“The National Senior Games triathlon was the first race of any kind in which I competed in all my life,” wrote Joe Simonetta.
How This Post Came About
Earlier this year, I received an email from Joe Simonetta, from Sarasota, Florida. He was responding to the ‘welcome email’ sent to new subscribers of the Senior Triathletes Highlights newsletter. This email invites them to contact me if they would be interested in having their triathlon story published.
I later learned that Joe’s first triathlon was at the 2023 U.S. National Senior Games held in Pittsburgh, Pennsylvania, on Tuesday, July 18th.
How did Joe prepare for his first triathlon? What did he learn in his first race, a sprint triathlon?
No Stranger to Competitive Sports
Joe has led an active life and is an experienced competitor, despite completing his first triathlon a month ago.
“I’ve never stopped working out and playing sports. I have a comprehensive workout routine. And I have learned a lot about nutrition and have practiced a healthy lifestyle for many years.”
From his college days until today, Joe has a long list of accomplishments.
While attending Penn State, Joe lettered in soccer and tennis. He also competed in inter-fraternity football, basketball, wrestling, swimming, volleyball, and racquetball. He won the Penn State racquetball championship twice.
In the early 1970s, Joe was a USPTA (United States Professional Tennis Association) professional. During this time, he also quarterbacked a flag football team in Sarasota. The team won their league championship three consecutive years.
In 1979, Joe won the Colorado racquetball tournament for the 35 and over group while studying for a master’s degree in architecture at the University of Colorado.
After graduation, he continued to play racquet sports, swam, played volleyball, and lifted weights. During 2005 through 2014, Joe worked on a real estate project in the Andes Mountains in southern Ecuador.
During this time, he played Ecuadorian volleyball, aka Ecua-volley. This game is a variant of international volleyball that involves three players on each team, a higher net, and heavier ball.
Back in Sarasota, Joe continued with racquetball and swimming. However, in 2020, he gave up racquetball and returned to running; earlier, he had regularly run six miles a day.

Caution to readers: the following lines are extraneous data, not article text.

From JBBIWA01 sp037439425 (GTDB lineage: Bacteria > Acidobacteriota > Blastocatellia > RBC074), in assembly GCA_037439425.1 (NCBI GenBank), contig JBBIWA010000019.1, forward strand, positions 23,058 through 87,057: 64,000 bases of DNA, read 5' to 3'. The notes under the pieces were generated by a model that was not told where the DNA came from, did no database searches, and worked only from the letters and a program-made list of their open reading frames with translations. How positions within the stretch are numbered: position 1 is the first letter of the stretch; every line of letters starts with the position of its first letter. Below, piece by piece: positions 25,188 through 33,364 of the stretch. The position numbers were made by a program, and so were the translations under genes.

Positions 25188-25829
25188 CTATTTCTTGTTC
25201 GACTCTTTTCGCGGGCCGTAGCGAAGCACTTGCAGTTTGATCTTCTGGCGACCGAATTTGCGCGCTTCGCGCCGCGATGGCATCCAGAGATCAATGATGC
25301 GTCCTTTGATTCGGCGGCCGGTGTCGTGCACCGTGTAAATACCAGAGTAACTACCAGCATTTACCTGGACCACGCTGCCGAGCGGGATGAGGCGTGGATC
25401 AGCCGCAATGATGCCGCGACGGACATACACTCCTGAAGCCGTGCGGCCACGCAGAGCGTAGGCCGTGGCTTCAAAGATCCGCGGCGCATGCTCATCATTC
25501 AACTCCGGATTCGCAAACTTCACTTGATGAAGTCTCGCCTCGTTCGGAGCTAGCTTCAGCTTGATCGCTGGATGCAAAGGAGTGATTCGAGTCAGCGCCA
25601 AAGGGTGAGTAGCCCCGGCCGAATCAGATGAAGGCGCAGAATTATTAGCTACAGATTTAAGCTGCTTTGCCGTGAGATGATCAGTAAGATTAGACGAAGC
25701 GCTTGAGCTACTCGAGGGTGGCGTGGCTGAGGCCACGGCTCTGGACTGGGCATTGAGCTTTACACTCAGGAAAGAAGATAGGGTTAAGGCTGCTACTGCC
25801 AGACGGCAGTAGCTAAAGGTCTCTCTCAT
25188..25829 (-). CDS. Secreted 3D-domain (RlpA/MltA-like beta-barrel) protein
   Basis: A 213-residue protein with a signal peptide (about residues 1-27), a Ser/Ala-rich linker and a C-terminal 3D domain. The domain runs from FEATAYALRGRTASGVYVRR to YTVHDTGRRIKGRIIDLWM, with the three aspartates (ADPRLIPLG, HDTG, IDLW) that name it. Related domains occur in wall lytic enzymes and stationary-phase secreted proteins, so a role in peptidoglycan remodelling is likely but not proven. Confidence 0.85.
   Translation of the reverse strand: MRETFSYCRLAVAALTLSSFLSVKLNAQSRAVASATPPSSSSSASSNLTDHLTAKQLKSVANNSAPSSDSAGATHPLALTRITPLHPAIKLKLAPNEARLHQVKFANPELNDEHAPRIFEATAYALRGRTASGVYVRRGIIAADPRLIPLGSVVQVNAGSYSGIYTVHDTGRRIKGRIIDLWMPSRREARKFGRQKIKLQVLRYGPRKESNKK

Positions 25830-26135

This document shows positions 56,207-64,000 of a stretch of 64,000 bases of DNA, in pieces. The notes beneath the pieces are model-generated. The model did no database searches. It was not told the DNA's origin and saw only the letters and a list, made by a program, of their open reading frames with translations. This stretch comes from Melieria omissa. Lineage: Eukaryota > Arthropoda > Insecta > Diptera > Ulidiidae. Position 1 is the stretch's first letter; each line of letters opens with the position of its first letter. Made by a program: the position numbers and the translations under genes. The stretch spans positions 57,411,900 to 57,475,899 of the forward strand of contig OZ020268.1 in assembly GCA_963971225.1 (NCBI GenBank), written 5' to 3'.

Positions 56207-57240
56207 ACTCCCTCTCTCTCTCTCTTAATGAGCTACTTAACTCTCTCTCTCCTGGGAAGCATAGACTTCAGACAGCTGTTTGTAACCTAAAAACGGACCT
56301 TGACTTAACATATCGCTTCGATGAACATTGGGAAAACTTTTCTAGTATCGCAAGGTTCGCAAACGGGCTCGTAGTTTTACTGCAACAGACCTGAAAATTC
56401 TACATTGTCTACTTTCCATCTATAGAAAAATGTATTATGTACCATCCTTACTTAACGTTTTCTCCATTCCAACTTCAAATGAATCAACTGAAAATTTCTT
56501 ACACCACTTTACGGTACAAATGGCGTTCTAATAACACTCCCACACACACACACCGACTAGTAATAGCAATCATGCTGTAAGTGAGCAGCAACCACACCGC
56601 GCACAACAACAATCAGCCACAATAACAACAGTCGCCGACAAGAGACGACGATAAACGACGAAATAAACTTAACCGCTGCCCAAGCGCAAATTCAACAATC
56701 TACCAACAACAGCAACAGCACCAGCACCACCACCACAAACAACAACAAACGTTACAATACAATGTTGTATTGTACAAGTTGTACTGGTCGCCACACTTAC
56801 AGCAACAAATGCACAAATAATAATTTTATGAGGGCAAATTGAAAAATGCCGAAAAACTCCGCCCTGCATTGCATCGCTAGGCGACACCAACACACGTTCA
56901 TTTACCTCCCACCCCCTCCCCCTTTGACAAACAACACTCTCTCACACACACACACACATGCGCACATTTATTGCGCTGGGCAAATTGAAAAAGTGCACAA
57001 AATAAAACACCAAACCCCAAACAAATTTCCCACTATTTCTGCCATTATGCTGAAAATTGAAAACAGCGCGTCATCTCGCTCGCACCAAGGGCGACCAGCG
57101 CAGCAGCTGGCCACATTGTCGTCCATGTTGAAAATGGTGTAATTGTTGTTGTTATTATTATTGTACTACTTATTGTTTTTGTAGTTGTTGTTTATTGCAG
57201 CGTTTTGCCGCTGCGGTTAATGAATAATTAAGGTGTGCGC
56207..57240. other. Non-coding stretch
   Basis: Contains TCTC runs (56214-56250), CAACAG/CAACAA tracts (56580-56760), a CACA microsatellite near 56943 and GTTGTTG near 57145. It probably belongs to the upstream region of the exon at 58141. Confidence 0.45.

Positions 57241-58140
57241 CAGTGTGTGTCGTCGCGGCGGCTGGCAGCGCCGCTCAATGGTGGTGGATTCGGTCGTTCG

Getting Ready For His First Race at the Senior Games Triathlon
During the fall of 2022, Joe started looking at the swim, bike, and run times for past triathlons on the National Senior Games Association (NSGA) website. He thought he could compete with others in his age group, men 80 to 84. With this in mind, he registered for the triathlon at the 2023 National Senior Games.
For reasons still not known, NSGA officials opened registration for triathlon to everyone. Competitors did not have to qualify for triathlon at one of the state games. In this way, Joe could compete in triathlon at the National Senior Games without ever having completed a triathlon.
By that time, Joe was running a 5k three to four times per week. He was also swimming regularly, though not as frequently as he was running.
In early December, after deciding to compete in the National Senior Games triathlon, Joe began bike training.
He started by dusting off a used Cannondale road bike he had purchased seven years earlier.
He then laid out a 3.1 mile course in the community where he, his wife, and their two children (a son, age 10, and a daughter 7) live. This course, complete with eight cul de sacs, became his training course for the bike and run legs of the triathlon. Training for the triathlon swim took place in the family’s 44 by 18 foot pool.
Joe supplemented the swim-bike-run training with lifting weights, jumping rope, and hitting a speed bag in his garage. In addition, upon awakening each morning, he did core, range of motion, and balancing exercises.
What Joe Learned During the Triathlon
“When I showed up on race day, I knew these guys had been doing triathlon for many years,” Joe told me.
“Most triathletes have expensive bikes and gear, including special clothes, bike shoes, wetsuits, watches, and so forth. I showed up in a pair of running shorts, inexpensive running shoes, and a rented bike I had picked up in downtown Pittsburgh. The other competitors laughed. in a friendly way, that I had a bike with a kickstand.”
Here is what Joe said about his experience in his first triathlon.
“The one mistake I made was in the swim leg. Normally, the quarter of a mile swim—and far more—would be very easy for me. However, today, I tried to keep up with guys in my wave (age 65-84) who were much younger than me. Because I was going faster than my normal pace, I couldn’t breathe. I struggled and had a horrible time for the swim. I was one of the last to finish. It was a terrible rookie error that I could have avoided easily.
“At that point, I figured there was no way I was going to win the triathlon or even place.
“However, I came back strong on the bike and run. I overtook all the guys in my age group who were ahead of me and finished first to win the gold medal. You can see my times on the NSGA website.
“The guys in the triathlon, all very nice, were shocked that I won my first race.”
From what he learned in his first race, Joe is confident he can do far better in his next triathlon.
Look for him at the City Island Triathlon in Sarasota on October 8, 2023.
I also did my first triathlon using a bike with a kickstand. It was also where I first saw a tri-bike.
Tell us about a ‘rookie mistake’ you made in your first triathlon. How about the most important lesson you learned in your first race?
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